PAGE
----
Natural High x Wayne Marshall x Kabaka Pyramid x Jesse Royal in “Cane Fields” video

Powerful testaments across the globe have surfaced as the Black Lives Matter movement grows, yet none so powerful as this new music video featuring the combined talents of Natural High, Wayne Marshall, Kabaka Pyramid and Jesse Royal! This Jamaican reggae revival super team, under the independent Delicious Vinyl Island label, has produced a single so eye-opening, overlooking it would be a crime in itself. Natural High, Marshall, Kabaka and Royal expand on Garveyism as they command reparations for the sacrifices of their ancestors as much as for blacks living in today’s tilted world. It’s been “400 years”, yet people of color “still can’t get no basic needs, no basic needs”.

Kabaka Pyramid comments on the collaboration: “‘Cane Fields’ is a symbol, a symbol of the fight fi the justice of I&I people — the descendants of Africa; what we’ve been through in previous years. We carrying on the legacy right now with the music.” 

The time has come to take action.

This black nationalism anthem couldn’t come at a better time, now paired to visuals by Fernando Hevia. The music video begins with a sweeping shot of cane fields: dust rising from the ground, insinuating the dust of slavery has far from settled albeit all those generations ago. The war for freedom is ongoing. A man — face hidden, cloaked in red — stands with blood dripping from his hands to the earth, symbolizing the inhumanity that has paved the way to where we are today. “I’ve been working till my fingers bleed,” the man moans. Books are a constant within the video, alluding to education being a definitive answer to the fight. To fully liberate black people, it starts in the mind. Discrimination, hate and bigotry are all based off beliefs ingrained so deep; it’s time to eradicate the narrative altogether.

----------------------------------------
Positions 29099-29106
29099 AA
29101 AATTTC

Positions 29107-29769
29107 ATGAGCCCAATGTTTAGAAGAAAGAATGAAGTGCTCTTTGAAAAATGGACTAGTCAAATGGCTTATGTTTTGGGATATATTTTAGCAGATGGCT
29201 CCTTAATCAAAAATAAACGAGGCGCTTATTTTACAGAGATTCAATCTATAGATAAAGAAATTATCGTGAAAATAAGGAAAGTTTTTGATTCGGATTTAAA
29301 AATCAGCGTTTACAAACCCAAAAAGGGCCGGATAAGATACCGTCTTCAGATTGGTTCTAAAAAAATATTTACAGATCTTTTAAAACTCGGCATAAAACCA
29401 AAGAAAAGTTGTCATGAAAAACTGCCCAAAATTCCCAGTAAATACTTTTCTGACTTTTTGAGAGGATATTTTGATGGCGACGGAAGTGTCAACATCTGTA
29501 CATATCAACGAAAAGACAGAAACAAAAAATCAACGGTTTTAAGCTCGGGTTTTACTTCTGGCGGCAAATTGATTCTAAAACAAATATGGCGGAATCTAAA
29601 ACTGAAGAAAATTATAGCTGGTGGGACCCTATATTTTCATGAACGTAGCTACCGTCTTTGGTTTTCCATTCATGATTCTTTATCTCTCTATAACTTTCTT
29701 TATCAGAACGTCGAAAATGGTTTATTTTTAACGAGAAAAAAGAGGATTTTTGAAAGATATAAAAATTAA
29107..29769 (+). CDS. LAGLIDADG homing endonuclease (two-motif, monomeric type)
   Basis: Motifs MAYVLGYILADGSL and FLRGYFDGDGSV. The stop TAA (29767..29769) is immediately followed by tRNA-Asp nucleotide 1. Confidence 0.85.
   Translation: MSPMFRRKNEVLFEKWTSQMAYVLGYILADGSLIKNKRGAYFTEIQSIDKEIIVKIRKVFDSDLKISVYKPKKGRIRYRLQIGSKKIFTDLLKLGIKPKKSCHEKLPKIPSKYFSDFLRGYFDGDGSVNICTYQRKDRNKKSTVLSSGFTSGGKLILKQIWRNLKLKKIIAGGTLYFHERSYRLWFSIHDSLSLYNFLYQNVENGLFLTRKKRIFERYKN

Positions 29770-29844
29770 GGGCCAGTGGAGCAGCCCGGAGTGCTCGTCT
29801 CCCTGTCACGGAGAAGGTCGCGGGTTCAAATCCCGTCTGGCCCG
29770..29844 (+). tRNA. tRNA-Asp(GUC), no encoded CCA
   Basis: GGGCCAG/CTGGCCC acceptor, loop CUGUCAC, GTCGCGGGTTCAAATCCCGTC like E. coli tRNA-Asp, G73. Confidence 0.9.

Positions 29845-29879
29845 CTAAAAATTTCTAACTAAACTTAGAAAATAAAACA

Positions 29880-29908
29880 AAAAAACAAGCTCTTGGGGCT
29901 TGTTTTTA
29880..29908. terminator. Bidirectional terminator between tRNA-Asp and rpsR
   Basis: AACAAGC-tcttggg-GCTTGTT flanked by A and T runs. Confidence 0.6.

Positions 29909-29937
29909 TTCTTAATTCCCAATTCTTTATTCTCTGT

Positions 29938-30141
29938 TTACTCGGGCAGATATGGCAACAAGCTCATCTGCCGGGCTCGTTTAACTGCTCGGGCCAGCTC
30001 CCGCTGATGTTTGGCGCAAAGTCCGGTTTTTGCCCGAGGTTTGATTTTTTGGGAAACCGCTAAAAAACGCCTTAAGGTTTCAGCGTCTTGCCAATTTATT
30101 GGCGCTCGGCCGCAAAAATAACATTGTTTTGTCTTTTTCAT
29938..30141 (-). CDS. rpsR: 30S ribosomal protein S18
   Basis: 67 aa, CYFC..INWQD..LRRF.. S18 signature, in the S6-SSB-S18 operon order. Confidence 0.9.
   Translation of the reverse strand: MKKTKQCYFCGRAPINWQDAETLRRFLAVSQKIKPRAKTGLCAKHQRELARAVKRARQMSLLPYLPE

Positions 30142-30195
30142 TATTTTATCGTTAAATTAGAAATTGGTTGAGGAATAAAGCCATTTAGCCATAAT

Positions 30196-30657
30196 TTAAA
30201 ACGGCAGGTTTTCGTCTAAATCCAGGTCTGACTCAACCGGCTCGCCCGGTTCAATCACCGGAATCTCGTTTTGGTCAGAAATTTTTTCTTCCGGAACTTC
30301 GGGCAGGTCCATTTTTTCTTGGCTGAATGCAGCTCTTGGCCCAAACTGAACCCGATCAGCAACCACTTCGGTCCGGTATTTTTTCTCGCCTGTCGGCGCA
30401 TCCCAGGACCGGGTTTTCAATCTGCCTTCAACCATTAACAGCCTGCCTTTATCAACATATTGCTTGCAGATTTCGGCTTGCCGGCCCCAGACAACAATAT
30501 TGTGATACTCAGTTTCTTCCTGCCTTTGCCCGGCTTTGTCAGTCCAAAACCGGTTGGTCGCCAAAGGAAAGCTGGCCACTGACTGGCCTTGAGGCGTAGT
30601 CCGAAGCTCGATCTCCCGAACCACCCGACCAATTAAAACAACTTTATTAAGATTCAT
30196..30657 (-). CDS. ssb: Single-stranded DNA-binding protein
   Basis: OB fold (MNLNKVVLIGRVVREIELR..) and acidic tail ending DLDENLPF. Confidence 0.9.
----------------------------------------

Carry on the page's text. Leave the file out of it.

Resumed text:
Flames envelope Kabaka Pyramid as he chants “police brutality become a normality” as “half the population” lives without salary. The whole situation is a disgrace, yet we accept it as the status quo. How do we fix a broken system? Despite the inherent anger and demand for justice, the track concludes with a simple open for suggestion — do we “change the economy? Tell me, I’m listening”.

“Equality for all is dangerous for some, but necessary for others,” Jesse Royal states.

“It will dismantle the foundation of lies which the system has been built upon and force one and all to move in a different direction — which I, and I have no doubt in my mind, will lead us back to probably the second time in the history of mankind that we would truly be living in the truest sense of the word.” Royal adds, “The power of the people is undeniable iyah.”

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